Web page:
Streak of dividend increases >= 10 years
Payout ratio < 75%
6 out of 10
Since we looked at Cummins last year, it has held onto its six-point score. But the stock has done reasonably well, rising about 20% over the past year.
Cummins has a very profitable business making conventional engines. Recently, in fact, it even made a deal with competitor Navistar (NYS: NAV) to provide engines for Navistar's heavy-truck line, after Navistar's in-house engines failed to meet EPA standards.
But with the discovery of massive amounts of natural gas and a corresponding plunge in prices, Cummins has invested a lot of time and money toward the prospect of natural-gas powered heavy-duty commercial vehicles. Through a partnership with Westport Innovations (NAS: WPRT) , Cummins expects to make an 11.9-liter engine available for use by mid-2013. That should time well with plans to have a network of natural-gas fueling stations available, with Clean Energy Fuels (NAS: CLNE) working with General Electric (NYS: GE) to ready its network of more than 100 stations that can serve the heavy-duty truck market.
Cummins isn't relying on its Westport partnership to keep innovating. It also said earlier this year that it would develop its own 15-liter natural-gas heavy-duty engine, taking gas power to the next level.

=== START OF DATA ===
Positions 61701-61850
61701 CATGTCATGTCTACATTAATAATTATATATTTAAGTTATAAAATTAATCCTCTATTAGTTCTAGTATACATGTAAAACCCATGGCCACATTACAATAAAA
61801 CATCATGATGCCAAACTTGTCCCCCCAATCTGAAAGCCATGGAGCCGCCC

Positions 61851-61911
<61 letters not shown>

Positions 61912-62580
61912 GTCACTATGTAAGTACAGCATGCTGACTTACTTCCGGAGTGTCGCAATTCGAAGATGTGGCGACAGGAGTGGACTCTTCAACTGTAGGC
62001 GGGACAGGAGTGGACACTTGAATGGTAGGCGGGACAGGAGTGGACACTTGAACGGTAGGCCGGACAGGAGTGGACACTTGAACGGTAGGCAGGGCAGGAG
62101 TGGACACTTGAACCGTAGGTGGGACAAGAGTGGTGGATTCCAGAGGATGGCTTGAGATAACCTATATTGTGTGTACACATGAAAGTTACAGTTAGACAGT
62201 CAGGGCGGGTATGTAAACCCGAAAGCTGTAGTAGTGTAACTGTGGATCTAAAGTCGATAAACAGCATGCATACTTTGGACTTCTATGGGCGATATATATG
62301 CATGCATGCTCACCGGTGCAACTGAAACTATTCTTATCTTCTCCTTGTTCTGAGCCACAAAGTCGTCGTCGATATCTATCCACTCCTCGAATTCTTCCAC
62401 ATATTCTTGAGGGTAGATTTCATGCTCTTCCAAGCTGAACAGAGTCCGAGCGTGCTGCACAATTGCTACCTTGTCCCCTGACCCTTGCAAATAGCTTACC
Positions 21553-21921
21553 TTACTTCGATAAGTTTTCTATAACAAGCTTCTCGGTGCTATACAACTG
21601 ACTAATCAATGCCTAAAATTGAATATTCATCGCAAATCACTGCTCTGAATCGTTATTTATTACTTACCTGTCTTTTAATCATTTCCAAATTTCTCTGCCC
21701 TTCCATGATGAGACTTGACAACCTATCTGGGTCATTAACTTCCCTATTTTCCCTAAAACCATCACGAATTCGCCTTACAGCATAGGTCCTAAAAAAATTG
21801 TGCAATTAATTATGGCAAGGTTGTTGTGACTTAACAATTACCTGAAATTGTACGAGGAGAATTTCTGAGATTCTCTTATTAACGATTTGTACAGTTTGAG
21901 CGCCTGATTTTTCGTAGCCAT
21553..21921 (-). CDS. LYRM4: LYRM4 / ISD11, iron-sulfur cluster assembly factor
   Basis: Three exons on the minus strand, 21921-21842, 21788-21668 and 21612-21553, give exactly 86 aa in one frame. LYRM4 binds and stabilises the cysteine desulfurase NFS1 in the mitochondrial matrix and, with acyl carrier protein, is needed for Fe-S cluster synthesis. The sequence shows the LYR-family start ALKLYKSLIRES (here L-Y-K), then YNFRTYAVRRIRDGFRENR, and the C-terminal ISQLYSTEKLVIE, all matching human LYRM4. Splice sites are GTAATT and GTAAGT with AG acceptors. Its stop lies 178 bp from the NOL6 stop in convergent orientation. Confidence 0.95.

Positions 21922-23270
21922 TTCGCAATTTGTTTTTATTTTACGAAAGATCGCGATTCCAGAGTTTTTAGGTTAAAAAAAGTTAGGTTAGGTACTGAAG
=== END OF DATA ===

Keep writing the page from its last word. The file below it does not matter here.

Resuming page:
For retirees and other conservative investors, Cummins' yield of nearly 2% isn't the highest in the world, but a combination of strong growth prospects and consistent payout increases makes the stock attractive. For those willing to take risk in their portfolio, Cummins is a solid prospect for retirement investors.
Finding exactly the right stock to retire with is a tough task, but it's not impossible. Searching for the best candidates will help improve your investing skills, and teach you how to separate the right stocks from the risky ones.
Find out more about Cummins and its partnership with Westport Innovations as both try to lead the world in transitioning away from traditional oil-based fossil fuels in favor of abundant, cheap, and clean natural gas. The Motley Fool has just released a brand-new premium report on Westport that breaks down the company's opportunities, competitive advantages, and risks, reflecting at length on its changing relationship with Cummins. To get started, simply click here now for instant access.
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The article Will Cummins Help You Retire Rich? originally appeared on Fool.com.Fool contributor Dan Caplinger has no positions in the stocks mentioned above. The Motley Fool owns shares of Clean Energy Fuels, Cummins, General Electric, and Westport Innovations. Motley Fool newsletter services recommend Clean Energy Fuels, Cummins, and Westport Innovations. Try any of our Foolish newsletter services free for 30 days. We Fools may not all hold the same opinions, but we all believe that considering a diverse range of insights makes us better investors. The Motley Fool has a disclosure policy.